Fairbanks Golden Days is a week long event that was created to celebrate the discovery of gold in Fairbanks in 1902. The event is usually held toward the end of July. Throughout the week people are able to participate in several activities. However, the highlight of the week is the Golden Days Parade. This parade showcases marching bands, antique cars, clowns, jugglers, and several decorated floats. Enjoy watching the parade as it goes through the heart of Fairbanks. During this week make sure you wear a Golden Days pin or take the risk of getting "arrested" and put in the Golden Days jail!
Following the Golden Days Parade is the annual Rubber Duckie Race. Every year at this time 6,000 plastic yellow rubber duckies race the Chena River to win cash and prizes worth up to $30,000.
Another event, associated with golden days, is a "must see": The Red-Green Regatta. Picture 40+ homemade "boats" floating down the Chena River all created using liberal amounts of duct tape and imagination.
During March, the Yukon Quest dog race starts (or finishes, depending on the year) downtown. Additional mushing races also start downtown in March. Also in March, across the river from Pioneer Park there's an international ice carving competition with all sorts of beautiful artwork created which (usually) lasts until April.
Pioneer Park is definitely something that all tourists should visit while staying in Fairbanks. Pioneer Park includes several gift shops, the Alaska Civic Center, an aviators museum, a native village, fishwheel, President Harding's rail car, mining tunnel, miniature golf course, playgrounds, merry-go-rounds, Pioneer Museum, and the S.S. Nenana which is an old sternwheeler that used to travel Alaskan rivers. Pioneer Park is set up like an old Gold Rush Town, which makes the activities and surroundings very fun.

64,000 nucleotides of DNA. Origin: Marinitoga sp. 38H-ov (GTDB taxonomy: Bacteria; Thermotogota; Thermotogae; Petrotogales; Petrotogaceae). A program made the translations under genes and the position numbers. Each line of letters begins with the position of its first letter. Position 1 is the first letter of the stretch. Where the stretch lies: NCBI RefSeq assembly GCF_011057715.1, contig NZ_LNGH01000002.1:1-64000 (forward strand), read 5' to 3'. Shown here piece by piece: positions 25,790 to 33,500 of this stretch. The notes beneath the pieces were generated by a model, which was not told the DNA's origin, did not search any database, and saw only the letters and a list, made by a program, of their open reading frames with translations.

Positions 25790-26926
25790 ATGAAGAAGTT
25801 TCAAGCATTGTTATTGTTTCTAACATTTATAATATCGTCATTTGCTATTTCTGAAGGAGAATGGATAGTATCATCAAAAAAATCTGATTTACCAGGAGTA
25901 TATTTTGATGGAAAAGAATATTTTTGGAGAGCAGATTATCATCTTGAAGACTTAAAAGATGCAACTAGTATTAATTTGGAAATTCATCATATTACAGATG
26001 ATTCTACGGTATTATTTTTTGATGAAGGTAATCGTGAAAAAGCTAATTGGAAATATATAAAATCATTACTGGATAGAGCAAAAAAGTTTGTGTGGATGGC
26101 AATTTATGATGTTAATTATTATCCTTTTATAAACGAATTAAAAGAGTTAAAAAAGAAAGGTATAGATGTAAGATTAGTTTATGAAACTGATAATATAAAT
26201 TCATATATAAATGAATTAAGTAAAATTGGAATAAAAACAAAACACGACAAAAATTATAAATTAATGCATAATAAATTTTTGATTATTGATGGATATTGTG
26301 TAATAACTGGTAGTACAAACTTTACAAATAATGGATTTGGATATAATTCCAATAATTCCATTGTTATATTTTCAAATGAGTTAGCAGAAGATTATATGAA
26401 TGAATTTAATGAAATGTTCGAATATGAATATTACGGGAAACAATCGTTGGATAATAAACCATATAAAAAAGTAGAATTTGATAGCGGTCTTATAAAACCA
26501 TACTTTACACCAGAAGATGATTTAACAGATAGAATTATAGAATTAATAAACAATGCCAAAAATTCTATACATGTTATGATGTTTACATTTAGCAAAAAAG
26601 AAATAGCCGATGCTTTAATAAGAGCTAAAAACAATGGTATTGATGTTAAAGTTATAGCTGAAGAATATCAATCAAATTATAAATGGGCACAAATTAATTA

Chena Hot Springs Resort is located sixty miles outside of Fairbanks. Along your way out to Chena Hot Springs you have a very good chance of seeing moose and other wildlife. Once you arrive at the resort you have a variety of things you can do. The swimming area includes an indoor pool, three indoor hot tubs, an outdoor rock pool, and two outdoor hot tubs all using water from the hot springs. Enjoy relaxing in the rock pool under 24-hour daylight! Another must do while visiting Chena Hot Springs is the Aurora Ice Museum. The Aurora Ice Museum is the largest year-round ice environment. Everything in the museum is made of ice including a bar, polar bear beds, full-size game of chess, and an ice tower. If you're interested in hiking while staying at Chena Hot Springs, you must hike Angel Rock.
The Trans-Alaska Pipeline was built in 1975 and was constructed to carry oil from the oil port in Prudhoe Bay down to Valdez, Alaska the northernmost ice-free port, covering 800 miles of land. The pipeline has transmitted more than 15 billion barrels of oil since 1975 and continues to carry on average 735,000 barrels of oil every day. This represents approx 3.5% of the United States daily oil consumption. The Trans-Alaska Pipeline is one of the largest pipelines in the world.